Change. I've learned to embrace it, ride it out til the end. Sometimes I'm kicking and screaming, other times weeping with my eyes clinched tight. Once in awhile I ride like a dog in a car, head out the window snorting what life has to offer. Mother to young adult children, a marriage of thirty years, and a desert to mountain to valley waltz with God have shaped me into someone I never imagined I'd be. Life is short and I want to live it. Tears, sighs, laughter and change. Every morsel granted to me. Scrambled, shaken or stirred.
Tuesday, August 11, 2009
Scribbles and Scrambles ~In Praise of the Old Green Van and God's Faithful, Patient Teaching Skills.
I just have to say Wow! And Whew!
See. Several years ago we entered into a rough, rough season financially. Rental property can be a wonderful, lucrative, nest-egging kind of investment. It can also be a nightmare. We chose the nightmare route. And interestingly enough, the nightmare that goes with bad investments doesn't just touch the investment. It kind of sucker punches you right in the breadbasket of life.
Without all the horrifying and gory details I'll sum it up thusly. We were broke. Real bad. Foreclosures, unsecured debt, horrific debt repayment plans, zero credit cards, living on a budget that wasn't actually living, more like existing. In the hey day of this period, our beloved van, Chip, developed yet one more leak, and another rattle, his death rattle. Friends, kind friends, offered us, Bruce, the green, high-mile but more dependable van, for a small monthly payment and we accepted their kind offer.
Bruce took us all sorts of places, even after we paid him off. Even after he ate two transmissions, and praise the Lord, one was still under warranty. Within the past two years we had begun to really see some light at the end of the tunnel but also feared that our credit was still trashed for years to come, and we hoped that Bruce could still keep on, keeping on. Then last year Rob's source of income nearly dried up. We didn't have any other ideas. Our payments were still due. God intervened with the kindness of family members who helped us out, and then He sent Rob the perfect scenario job. Yes!!! This required a car that could travel long distances every day and do that inexpensively. Enter Little Blue who ate up over 300 highway miles a week and did it with a great attitude. But, could he do it again? And what about, Bruce? Is that his transmission slipping again? And that new chugging and clunking sound. What does that mean?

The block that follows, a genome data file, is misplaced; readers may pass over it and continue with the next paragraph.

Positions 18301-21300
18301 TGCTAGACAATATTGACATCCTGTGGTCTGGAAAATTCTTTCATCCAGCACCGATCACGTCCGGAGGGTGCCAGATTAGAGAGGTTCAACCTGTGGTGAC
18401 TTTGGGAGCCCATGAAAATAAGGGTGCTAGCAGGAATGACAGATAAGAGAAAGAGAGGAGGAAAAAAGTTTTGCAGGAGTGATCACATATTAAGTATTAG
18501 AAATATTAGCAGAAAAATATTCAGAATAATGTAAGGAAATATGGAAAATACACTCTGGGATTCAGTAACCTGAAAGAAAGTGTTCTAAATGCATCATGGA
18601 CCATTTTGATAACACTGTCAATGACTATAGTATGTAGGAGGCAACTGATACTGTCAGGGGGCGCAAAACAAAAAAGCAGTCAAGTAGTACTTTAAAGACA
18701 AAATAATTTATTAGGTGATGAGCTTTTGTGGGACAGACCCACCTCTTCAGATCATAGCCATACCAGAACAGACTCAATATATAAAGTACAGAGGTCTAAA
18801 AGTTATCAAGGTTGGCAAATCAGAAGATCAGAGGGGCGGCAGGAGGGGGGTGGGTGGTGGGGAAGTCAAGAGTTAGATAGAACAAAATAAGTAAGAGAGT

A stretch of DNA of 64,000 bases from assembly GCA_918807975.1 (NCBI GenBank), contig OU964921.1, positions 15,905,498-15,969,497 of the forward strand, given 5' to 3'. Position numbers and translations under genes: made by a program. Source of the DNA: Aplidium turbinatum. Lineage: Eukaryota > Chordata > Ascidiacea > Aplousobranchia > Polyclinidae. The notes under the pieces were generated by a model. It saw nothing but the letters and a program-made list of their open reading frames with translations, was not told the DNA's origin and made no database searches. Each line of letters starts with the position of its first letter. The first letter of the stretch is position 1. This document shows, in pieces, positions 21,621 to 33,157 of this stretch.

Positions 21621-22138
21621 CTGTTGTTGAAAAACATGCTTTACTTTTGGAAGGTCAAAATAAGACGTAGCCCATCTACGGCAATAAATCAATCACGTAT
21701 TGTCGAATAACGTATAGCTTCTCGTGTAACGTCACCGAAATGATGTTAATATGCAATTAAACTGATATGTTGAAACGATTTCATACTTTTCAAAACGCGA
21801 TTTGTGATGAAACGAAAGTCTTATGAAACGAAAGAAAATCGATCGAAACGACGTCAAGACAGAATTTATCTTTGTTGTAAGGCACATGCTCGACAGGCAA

Then a "For Sale" sign went up at church. A small vehicle, less miles, decent price. We could maybe sell Bruce for a grand, but could we willingly sell a van that we knew wasn't feeling so hot and had a history of some serious surgical procedures? Little Blue would be a better car to keep, though. What to do? What to do? When investigating further, another family member suggested something so terrifying I nearly choked. The Cash for Clunkers deal. A new car. A car payment. Qualifying for a loan. Two of the four sounded great. But no way would be qualify. No way.
But we did. Rob put down the money he'd saved for the cheap used car he'd hoped to find. I offered up Bruce, the van, as the clunker and the bank actually approved our credit application. Wow.
So thanks, God. Really. Thanks wonderful family members and friends who encouraged us to keep plugging away and to trust in Your generosity even when the numbers didn't add up. And thanks, Bruce, for your sacrifice. May you rest in peace.